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United / Airlines / Airline News / United Airlines / Tech Travel / Travel Tech / Travel Hacking / Frequent Flyer Miles / → All Tags
There are a lot of ways to earn frequent flyer miles: through credit cards, shopping portals, or just the old-fashioned way of, well, frequently flying. Now United has introduced a new opportunity to score them — but you're going to need to be very familiar with navigating your way around computer systems.
As NBC News, reports, United is awarding millions of frequent flyer miles to hackers that uncover potential security problems and other issues in the airline's web systems. Basically, if you can discover hiccups across their web security, you will be handsomely awarded. We can feel the sand between our toes already!
United launched the program shortly before the recent tech glitch that grounded thousands of flights, so apparently it came too late to help on that front. But the carrier recently confirmed that it has paid out a pair of awards worth one million miles. (Unfortunately they did not release the identities of these folks, so no chance of buddying up to them in hopes of tagging along on some of their travels. Or getting some IT help.) These were just two big time miles distributions; it sounds like a bunch of smaller rewards were handed out as well.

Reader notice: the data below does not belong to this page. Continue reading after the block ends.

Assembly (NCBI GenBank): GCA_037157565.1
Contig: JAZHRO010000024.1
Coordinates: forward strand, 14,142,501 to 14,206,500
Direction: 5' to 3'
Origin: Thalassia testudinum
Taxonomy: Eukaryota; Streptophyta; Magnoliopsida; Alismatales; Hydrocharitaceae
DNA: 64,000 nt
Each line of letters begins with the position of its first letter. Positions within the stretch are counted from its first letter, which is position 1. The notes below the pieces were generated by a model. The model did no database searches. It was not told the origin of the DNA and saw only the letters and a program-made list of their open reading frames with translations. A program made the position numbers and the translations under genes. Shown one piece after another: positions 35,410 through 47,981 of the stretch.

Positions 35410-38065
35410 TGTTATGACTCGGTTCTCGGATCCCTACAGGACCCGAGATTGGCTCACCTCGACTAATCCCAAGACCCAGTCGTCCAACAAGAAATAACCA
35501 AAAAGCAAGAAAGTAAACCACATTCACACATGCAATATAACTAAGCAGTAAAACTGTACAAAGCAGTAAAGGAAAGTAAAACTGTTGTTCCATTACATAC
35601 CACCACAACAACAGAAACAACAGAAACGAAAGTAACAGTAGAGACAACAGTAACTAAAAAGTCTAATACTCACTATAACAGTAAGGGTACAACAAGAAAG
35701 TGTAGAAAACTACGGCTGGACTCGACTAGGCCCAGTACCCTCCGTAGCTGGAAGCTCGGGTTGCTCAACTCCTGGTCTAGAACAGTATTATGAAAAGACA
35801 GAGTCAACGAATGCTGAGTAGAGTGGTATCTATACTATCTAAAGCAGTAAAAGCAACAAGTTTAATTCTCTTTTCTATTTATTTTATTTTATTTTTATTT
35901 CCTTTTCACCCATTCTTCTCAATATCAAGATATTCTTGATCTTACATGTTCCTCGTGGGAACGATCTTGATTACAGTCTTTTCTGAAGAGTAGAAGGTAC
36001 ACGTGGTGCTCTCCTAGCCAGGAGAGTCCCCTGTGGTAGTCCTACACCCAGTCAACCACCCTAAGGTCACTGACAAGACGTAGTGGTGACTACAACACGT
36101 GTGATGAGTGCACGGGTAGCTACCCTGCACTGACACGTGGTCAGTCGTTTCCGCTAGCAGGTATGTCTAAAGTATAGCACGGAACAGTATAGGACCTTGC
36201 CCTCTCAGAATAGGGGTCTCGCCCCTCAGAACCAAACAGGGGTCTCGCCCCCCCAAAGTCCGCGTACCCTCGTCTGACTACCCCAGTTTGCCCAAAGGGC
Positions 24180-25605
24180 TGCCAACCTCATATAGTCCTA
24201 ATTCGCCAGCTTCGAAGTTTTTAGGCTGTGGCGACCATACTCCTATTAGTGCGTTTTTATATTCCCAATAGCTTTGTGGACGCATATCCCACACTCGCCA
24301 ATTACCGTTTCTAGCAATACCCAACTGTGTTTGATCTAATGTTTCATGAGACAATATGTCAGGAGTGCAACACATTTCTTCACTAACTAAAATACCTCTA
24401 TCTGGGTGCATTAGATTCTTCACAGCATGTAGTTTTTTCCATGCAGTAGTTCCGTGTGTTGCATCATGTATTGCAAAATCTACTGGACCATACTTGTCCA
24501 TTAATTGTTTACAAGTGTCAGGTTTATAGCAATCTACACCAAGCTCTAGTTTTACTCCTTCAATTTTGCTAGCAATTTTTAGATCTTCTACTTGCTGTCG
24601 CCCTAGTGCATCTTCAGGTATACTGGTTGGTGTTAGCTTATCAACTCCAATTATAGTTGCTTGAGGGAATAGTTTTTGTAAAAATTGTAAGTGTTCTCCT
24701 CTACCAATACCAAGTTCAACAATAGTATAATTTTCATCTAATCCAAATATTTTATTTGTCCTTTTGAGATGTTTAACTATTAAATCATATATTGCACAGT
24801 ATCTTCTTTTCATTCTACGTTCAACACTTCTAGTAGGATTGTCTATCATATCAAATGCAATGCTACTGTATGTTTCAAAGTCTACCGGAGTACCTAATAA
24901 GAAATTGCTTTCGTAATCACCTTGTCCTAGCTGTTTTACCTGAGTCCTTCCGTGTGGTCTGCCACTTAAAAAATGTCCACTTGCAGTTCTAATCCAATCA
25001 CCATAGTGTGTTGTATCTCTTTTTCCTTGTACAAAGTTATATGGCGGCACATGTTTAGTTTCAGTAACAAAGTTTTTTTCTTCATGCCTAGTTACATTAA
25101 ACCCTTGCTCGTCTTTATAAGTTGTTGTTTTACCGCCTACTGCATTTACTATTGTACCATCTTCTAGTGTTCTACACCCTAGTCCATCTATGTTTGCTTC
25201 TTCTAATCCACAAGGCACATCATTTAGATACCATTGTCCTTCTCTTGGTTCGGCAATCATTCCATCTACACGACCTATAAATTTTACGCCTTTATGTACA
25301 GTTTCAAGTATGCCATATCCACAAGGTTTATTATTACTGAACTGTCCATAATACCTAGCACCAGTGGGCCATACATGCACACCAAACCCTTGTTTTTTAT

As of now United seems to be one of the few carriers officially recognizing this type of program (others wouldn't comment to NBC News), but we can bet that this may become a way in which airlines make themselves aware of web vulnerabilities. As for us? We’re off to Barnes and Noble in hopes of picking up Hacking for Dummies. And some Fodor's guides, just in case.
Travel Apps / KLM / Airlines / Airline News / Tech Travel / Travel Tech / Android / Apple / iOS / Apple Watch / → All Tags
Clear out your phones of all those old selfies and lunch snapshots, because it’s time to make room to download a new airline app. The folks at KLM have been working overtime to upgrade and improve their offerings, and a refreshed app is now available for download — in both iOS and Android flavors.